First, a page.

a popular largemouth bass fishery. Boating amenities and access are superb. The park offers a huge boat trailer parking lot and a smaller lot for cars. Shoreline fishing opportunities are limited, but there is a pier that can be fished and a beach where kayaks can be launched. Elk Neck State Park offers overnight camping for anglers and allows live release tournaments at Rogues Harbor. 

Roughly an hour northeast of Baltimore, Susquehanna State Park gives anglers access to more than 4 miles of shoreline on the Susquehanna River and Deer Creek. Susquehanna State Park is a popular fishing destination for both freshwater and tidal anglers. Deer Creek, located within the park, is a nice fly fishing spot for hickory shad. Smallmouth bass, largemouth bass, channel catfish, flathead catfish, striped bass, white perch, yellow perch, and sunfish are all found in the Susquehanna River. The tidal portion of the river can be accessed at the Lapidum boat ramp. A thriving population of tidal largemouth bass and northern snakehead are present in the lower river.

Susquehanna State Park also contains a family-friendly campground with traditional campsites and cabins. History buffs will be drawn to the restored Rock Run Historic Area with its working gristmill, Carter-Archer Mansion, Jersey Toll House, and the remains of the Susquehanna & Tidewater Canal.

Western Region

Photo of man fishing in stream

Angler fishing a stream at Cunningham Falls State Park

Just about one hour north of Washington, D.C., Cunningham Falls State Park provides anglers both lake and stream fishing opportunities. Cunningham Falls Reservoir is a 40-acre impoundment that supports a fishery for largemouth bass, bluegill, and redear sunfish. Adult rainbow trout are stocked during the spring and fall to provide a seasonal put-and-take fishery in the lake. Rocky banks, fallen trees, abundant vegetation, and added underwater structure (Christmas trees, pallets) provide cover habitat and prime areas to target.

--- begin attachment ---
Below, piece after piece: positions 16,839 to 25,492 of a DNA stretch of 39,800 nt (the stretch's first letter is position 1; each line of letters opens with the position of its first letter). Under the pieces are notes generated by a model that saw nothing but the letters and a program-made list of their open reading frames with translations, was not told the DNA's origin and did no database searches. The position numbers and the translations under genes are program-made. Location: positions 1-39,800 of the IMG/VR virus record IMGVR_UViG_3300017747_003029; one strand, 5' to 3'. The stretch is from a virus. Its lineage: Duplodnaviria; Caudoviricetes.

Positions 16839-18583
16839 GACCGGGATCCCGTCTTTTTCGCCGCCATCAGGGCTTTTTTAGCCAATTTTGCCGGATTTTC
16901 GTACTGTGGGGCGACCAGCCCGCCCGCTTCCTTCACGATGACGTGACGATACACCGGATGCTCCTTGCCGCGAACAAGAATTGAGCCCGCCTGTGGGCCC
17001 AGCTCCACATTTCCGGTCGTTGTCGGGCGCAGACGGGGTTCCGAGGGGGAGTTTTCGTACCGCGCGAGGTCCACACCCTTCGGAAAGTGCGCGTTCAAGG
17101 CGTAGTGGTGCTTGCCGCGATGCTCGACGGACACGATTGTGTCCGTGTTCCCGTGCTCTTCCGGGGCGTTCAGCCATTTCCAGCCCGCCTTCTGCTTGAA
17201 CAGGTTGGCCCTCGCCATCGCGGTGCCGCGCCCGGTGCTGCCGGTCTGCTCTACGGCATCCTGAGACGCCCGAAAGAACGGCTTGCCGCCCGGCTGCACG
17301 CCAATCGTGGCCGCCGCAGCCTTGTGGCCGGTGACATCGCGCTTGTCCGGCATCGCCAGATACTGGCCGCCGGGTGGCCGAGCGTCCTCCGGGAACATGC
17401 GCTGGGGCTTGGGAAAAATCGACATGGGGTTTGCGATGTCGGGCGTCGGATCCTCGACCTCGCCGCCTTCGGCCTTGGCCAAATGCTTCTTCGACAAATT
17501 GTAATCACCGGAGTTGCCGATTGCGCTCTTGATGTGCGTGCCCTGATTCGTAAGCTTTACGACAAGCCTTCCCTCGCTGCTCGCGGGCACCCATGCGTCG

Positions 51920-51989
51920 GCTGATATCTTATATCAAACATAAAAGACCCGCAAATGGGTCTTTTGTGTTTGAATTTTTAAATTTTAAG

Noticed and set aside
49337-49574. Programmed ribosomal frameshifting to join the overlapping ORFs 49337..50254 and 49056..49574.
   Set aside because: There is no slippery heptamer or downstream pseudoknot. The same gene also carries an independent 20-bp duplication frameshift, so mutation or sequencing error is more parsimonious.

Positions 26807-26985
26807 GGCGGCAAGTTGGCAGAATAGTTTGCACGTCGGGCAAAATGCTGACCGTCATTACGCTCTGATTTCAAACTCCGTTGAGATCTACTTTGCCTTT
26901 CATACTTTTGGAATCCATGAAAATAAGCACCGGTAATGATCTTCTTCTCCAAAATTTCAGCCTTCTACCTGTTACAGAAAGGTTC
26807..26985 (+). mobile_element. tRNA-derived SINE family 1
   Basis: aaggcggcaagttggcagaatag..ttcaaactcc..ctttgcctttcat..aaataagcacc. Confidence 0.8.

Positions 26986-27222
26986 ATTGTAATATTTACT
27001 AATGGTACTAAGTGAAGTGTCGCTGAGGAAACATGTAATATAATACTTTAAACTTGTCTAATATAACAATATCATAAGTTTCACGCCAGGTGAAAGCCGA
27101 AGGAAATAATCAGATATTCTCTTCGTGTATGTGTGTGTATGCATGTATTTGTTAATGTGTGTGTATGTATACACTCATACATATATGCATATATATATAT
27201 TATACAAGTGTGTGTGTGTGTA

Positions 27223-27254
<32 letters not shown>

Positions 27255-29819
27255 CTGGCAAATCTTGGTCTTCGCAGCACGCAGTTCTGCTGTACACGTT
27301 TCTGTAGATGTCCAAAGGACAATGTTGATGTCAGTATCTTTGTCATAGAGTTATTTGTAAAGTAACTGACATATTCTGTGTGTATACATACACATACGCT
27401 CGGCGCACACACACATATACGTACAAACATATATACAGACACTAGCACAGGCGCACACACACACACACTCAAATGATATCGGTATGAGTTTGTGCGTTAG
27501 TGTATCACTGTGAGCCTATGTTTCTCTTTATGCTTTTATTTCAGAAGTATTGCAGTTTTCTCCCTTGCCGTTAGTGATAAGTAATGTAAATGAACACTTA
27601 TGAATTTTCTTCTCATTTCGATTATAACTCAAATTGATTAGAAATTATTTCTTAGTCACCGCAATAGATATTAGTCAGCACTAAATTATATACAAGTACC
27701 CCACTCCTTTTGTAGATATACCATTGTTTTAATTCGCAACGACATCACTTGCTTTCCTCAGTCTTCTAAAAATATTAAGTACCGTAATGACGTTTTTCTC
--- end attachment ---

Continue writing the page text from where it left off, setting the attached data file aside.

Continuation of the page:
In addition to available shoreline access, there is a boat launching area and fishing pier—with handicap accessibility—to provide anglers with easy access to the lake. Two beaches provide designated swimming areas. No gasoline motors are allowed on the lake. General statewide fishing regulations apply in the lake; anglers may harvest up to five bass per day with a minimum size of 12 inches.

Maryland’s westernmost county is home to Maryland’s largest freshwater impoundment. Deep Creek Lake boasts a surface area of nearly 4,000 acres and a shoreline of about 69 miles.